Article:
Washington understood the value of intelligence, of what the enemy was doing. Washington knew how to gather intelligence. In the last few years we have learned much about his spy networks through the good work of some excellent historians. Washington also knew how to use that intelligence against the enemy.

Washington, unlike his British counterparts, also understood the value of propaganda. He consistently sought to turn incidents of war into British atrocities that would preclude people from supporting them.

What Washington failed at, however, was the day-to-day understanding of politics. Washington stood aloof as Thomas Jefferson and Alexander Hamilton argued about how the country should be run and was loath to take a stand. What that fostered, according to Coe, was a partisanship that we are still living with today. When he finally left office, she says, the country was “in a mess.”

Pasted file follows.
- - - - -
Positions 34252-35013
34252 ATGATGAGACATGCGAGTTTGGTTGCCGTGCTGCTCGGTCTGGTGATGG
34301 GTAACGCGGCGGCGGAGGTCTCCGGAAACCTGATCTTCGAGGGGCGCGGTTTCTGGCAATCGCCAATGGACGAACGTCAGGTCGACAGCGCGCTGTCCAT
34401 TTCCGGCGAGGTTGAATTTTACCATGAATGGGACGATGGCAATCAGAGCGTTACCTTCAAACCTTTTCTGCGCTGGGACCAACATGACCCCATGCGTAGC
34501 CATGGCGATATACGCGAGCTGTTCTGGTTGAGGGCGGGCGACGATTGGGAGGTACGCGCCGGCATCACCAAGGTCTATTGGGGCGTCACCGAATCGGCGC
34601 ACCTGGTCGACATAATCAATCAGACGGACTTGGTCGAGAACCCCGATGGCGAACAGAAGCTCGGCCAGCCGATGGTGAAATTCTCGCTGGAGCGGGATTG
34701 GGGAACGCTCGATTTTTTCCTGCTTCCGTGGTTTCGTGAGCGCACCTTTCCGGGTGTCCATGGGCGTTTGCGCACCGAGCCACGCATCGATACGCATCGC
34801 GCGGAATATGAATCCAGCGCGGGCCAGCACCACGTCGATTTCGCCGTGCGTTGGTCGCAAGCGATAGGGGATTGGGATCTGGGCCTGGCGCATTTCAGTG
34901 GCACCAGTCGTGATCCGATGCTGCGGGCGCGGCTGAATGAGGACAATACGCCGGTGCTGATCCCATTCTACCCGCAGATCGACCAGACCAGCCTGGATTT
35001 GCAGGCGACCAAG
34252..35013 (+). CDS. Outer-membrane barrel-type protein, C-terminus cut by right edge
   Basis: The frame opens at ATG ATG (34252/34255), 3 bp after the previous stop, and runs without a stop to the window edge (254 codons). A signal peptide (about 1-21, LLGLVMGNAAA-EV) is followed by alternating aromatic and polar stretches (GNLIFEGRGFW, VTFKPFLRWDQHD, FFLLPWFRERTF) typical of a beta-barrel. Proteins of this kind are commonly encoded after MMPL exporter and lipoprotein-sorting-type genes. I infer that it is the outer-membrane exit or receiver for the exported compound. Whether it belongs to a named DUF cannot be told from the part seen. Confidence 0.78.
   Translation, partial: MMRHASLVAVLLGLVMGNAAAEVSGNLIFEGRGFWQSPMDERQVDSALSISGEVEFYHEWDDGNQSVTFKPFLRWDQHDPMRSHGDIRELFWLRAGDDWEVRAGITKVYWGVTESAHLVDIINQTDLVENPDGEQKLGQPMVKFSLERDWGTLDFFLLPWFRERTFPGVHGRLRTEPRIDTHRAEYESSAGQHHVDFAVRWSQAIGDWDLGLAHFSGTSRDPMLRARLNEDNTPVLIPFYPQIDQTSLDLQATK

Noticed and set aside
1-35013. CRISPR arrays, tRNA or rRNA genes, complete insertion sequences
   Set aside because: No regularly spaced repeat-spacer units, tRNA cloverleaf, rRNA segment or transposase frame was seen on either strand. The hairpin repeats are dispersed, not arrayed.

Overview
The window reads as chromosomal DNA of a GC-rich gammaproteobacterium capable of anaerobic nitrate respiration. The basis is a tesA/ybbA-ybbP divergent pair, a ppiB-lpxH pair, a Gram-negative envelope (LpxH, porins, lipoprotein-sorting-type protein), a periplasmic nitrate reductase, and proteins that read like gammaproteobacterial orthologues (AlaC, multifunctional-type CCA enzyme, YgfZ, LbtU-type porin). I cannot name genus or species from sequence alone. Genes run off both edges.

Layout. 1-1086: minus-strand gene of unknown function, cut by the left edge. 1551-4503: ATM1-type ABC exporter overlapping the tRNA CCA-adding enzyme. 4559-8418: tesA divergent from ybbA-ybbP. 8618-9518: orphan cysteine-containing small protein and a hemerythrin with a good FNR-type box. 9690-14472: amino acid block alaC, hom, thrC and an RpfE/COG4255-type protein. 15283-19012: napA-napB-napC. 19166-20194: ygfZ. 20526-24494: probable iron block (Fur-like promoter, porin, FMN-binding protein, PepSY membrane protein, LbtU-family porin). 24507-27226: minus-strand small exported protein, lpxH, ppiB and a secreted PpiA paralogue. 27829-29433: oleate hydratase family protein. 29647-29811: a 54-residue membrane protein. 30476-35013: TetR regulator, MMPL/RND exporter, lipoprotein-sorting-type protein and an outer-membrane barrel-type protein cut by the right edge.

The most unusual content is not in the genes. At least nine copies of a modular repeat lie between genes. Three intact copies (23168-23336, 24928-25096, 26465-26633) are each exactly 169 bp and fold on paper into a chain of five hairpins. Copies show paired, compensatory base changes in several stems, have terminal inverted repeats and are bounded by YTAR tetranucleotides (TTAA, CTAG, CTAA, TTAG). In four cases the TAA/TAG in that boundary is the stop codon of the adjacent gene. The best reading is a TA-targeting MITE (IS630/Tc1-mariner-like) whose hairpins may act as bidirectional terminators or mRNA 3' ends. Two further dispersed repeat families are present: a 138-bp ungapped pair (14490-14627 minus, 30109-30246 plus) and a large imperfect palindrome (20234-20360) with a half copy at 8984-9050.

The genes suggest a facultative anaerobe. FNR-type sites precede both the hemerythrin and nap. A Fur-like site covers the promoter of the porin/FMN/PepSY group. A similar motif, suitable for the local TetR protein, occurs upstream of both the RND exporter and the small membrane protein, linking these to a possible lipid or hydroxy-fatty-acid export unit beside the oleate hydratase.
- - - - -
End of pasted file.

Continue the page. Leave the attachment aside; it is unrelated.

I’m not sure that all of that can be laid at Washington’s feet, although her point is well taken. So is her book, which has received critical praise since it was published last February.

Coe talks about her approach to the first president and some of her research findings in a HistoryHit podcast. She is interviewed by the originator of the website, which has a host of podcasts and documentaries geared toward those of us who can’t get enough of the past.


Check out last week’s newsletter


Finally . . .

This week’s watercolor: The solitary reaper

The Solitary Reaper



Behold her, single in the field,

Yon solitary Highland Lass!